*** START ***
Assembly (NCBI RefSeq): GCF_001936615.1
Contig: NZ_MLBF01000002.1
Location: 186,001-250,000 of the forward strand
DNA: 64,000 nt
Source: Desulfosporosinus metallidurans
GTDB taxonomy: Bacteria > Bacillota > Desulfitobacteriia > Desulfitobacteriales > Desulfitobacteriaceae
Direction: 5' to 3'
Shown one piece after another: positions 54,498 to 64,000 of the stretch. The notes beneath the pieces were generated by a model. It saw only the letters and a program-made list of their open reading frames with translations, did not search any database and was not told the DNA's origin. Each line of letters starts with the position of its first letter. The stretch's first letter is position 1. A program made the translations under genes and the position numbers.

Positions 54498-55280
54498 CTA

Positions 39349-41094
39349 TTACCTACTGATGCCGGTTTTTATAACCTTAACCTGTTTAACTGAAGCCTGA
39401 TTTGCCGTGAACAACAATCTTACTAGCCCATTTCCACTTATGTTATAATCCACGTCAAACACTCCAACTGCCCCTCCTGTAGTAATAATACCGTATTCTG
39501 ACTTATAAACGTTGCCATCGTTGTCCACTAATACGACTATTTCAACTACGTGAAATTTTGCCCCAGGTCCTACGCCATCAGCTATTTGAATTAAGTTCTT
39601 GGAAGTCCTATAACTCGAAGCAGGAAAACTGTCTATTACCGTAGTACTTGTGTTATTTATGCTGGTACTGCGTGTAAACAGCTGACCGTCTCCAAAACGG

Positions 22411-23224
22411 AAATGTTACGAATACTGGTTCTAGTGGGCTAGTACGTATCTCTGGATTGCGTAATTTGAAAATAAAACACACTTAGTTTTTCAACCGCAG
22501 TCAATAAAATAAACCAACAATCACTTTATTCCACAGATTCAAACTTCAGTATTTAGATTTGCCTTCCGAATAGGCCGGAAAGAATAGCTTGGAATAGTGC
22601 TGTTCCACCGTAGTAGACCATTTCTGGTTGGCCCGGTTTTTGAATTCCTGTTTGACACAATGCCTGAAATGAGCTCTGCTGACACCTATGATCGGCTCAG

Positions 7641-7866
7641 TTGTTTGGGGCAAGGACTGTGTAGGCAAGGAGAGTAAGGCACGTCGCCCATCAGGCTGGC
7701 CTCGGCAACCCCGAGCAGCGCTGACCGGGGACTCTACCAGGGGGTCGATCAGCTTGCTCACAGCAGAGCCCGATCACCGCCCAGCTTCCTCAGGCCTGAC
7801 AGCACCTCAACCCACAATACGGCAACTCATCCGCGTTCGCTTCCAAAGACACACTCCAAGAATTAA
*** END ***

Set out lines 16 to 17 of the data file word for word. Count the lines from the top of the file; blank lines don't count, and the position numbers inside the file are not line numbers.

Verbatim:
Positions 22411-23224
22411 AAATGTTACGAATACTGGTTCTAGTGGGCTAGTACGTATCTCTGGATTGCGTAATTTGAAAATAAAACACACTTAGTTTTTCAACCGCAG